A.C. Robinson

The Pennsylvania State University, Department of Geography, State College, USA


Dynamic, multi-representational geovisualization tools are enabling geographers to explore and analyze multivariate spatial data to answer complicated geographic questions. The theoretical approach that drives geovisualization development describes geovisual analysis as a process that begins with exploration, continues to analysis, transitions into result synthesis, and finishes with presentation of findings. This approach calls for specialized tools to support each stage that allow users to work across stages if desired. To date, there has been little research to understand or characterize synthesis in geovisualization. Geovisualization tools currently rely on simple methods to capture maps and graphics to facilitate synthesis. Analysts typically synthesize discoveries using other tools, often with office productivity software, a practice that limits their ability to reach back to previous analyses to continue work, collaborate with others, or compare incoming information to past discoveries.

New geovisualization tools in development will support many types of visual representations and integrate heterogeneous data such as text, pictures, and multimedia. This means that geovisual results will become more powerful as well as more complicated. To address this complexity, we need to study the synthesis process and design synthesis-support tools. The goal is to shape synthesis tools that are fully-integrated into geovisualizations. Integrated synthesis tools can preserve direct links to data and representations used to generate geovisual results, making it possible to return to and reuse prior analyses.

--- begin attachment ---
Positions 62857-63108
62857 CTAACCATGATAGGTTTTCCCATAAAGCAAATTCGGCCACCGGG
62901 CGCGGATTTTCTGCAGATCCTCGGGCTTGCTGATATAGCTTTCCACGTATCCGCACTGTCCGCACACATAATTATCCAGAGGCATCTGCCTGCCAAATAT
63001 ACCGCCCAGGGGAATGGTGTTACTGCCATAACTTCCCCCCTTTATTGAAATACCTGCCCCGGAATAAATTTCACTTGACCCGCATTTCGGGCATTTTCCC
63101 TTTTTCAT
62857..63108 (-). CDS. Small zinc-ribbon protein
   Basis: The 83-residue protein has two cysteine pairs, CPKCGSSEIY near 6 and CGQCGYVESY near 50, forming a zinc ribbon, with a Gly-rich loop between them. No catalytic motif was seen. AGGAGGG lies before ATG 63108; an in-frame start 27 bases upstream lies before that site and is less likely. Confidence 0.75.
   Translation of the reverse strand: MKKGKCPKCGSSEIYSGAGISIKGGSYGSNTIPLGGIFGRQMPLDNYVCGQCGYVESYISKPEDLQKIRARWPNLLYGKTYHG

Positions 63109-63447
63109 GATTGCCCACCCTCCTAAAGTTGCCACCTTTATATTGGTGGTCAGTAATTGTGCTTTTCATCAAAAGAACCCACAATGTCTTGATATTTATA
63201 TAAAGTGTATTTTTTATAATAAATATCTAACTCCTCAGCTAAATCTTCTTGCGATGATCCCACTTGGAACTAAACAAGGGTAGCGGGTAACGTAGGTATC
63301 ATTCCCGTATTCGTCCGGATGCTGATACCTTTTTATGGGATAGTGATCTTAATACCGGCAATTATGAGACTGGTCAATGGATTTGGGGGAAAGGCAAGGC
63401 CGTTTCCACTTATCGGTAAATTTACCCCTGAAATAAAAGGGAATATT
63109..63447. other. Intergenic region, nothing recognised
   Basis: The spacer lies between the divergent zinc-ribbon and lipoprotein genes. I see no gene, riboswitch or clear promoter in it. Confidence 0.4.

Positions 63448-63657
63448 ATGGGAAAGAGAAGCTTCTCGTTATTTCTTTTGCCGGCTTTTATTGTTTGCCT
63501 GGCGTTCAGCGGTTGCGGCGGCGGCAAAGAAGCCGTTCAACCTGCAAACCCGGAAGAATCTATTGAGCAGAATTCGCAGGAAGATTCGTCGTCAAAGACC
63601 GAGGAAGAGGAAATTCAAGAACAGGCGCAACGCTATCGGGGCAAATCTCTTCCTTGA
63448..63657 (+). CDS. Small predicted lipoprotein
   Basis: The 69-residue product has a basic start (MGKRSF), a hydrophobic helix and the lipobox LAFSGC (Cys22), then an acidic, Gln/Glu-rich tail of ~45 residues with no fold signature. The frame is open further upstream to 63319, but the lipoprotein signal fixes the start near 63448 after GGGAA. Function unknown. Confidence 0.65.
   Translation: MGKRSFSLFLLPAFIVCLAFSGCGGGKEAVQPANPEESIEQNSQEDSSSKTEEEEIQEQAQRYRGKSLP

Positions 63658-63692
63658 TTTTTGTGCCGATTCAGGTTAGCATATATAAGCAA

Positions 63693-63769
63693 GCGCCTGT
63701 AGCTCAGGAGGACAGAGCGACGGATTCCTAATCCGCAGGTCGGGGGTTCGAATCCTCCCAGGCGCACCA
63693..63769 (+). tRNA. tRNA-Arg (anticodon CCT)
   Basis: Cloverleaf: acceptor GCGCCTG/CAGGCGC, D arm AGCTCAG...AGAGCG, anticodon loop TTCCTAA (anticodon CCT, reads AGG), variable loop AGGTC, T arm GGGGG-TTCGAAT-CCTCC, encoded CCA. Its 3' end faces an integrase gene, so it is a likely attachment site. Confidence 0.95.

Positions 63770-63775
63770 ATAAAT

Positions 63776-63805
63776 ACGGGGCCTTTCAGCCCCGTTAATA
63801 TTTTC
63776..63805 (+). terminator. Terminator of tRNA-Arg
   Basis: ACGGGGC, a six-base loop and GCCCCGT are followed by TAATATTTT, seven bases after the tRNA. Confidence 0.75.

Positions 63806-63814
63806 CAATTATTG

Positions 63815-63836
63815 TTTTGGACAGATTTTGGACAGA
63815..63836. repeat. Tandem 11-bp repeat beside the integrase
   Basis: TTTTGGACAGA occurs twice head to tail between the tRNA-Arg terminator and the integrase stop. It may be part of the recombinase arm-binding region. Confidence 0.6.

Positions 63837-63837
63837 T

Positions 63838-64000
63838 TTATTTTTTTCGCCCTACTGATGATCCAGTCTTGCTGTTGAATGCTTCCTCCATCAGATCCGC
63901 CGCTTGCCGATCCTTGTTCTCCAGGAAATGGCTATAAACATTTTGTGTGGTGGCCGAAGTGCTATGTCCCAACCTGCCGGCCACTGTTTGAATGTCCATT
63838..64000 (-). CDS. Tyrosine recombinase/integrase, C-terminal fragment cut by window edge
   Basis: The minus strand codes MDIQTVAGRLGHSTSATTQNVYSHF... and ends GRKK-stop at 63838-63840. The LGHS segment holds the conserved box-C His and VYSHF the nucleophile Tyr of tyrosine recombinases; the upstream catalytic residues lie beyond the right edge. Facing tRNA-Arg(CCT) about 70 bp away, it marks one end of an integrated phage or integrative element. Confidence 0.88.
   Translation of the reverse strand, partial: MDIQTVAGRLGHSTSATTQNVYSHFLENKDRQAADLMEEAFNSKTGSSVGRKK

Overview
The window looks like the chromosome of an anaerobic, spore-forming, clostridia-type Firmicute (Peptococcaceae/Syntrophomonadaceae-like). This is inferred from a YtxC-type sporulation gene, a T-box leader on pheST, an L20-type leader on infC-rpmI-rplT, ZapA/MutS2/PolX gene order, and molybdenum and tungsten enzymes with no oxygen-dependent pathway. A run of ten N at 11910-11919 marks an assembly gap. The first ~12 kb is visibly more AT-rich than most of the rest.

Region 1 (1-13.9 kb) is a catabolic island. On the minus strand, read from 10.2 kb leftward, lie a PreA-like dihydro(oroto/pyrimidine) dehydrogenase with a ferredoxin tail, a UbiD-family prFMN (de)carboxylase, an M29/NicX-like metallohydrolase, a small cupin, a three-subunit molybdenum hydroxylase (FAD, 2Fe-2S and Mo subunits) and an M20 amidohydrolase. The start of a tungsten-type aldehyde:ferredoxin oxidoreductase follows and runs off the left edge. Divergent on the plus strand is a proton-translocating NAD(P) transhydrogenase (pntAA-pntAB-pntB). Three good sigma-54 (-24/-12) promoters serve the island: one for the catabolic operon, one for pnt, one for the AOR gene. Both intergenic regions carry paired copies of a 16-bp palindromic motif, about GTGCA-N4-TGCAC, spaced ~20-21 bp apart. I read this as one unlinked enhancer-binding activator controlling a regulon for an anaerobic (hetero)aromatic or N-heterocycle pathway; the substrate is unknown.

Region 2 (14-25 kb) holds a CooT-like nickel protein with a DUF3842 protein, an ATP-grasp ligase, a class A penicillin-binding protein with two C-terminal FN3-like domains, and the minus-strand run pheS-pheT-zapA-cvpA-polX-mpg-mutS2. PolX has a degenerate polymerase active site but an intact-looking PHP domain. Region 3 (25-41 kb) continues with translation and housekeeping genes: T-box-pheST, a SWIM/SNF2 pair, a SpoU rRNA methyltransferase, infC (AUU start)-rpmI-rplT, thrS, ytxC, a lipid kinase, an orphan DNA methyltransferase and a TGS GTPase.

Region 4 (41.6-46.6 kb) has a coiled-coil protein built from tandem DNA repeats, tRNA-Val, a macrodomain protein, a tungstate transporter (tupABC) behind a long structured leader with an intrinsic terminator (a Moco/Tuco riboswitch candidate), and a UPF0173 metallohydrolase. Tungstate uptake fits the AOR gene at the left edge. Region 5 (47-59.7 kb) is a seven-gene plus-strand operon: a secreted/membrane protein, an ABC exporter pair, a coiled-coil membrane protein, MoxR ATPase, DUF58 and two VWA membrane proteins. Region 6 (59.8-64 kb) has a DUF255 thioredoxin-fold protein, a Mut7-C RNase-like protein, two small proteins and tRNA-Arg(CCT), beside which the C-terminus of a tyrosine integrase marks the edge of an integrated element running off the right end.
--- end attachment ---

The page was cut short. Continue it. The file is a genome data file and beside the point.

The problem-solving goals of the next generation of geovisualization tools are ambitious, and the domains they support are of high-importance (epidemiology, crisis management, threat assessment, etc…). Analysts will need to rapidly explore and analyze massive databases while synthesizing results with representations that will be easy to return to at a later time, and in a format that supports collaboration with others. Analysts must be able to explain how they arrived at a conclusion, and to re-use portions of prior work when situations arise that require comparative analyses.

This paper reviews the topic of synthesis in geovisualization, examining its origins in geovisualization theory and the definitions that have been used to describe it as a stage of analytical work. It explores the reasons why synthesis in geovisualization has remained largely untouched in terms of specific research. It suggests several key research questions in order to understand and characterize geovisual synthesis. Finally, this paper describes several potential interface metaphors for supporting synthesis based on tools and techniques that are commonly used by analysts outside of current geovisualization environments.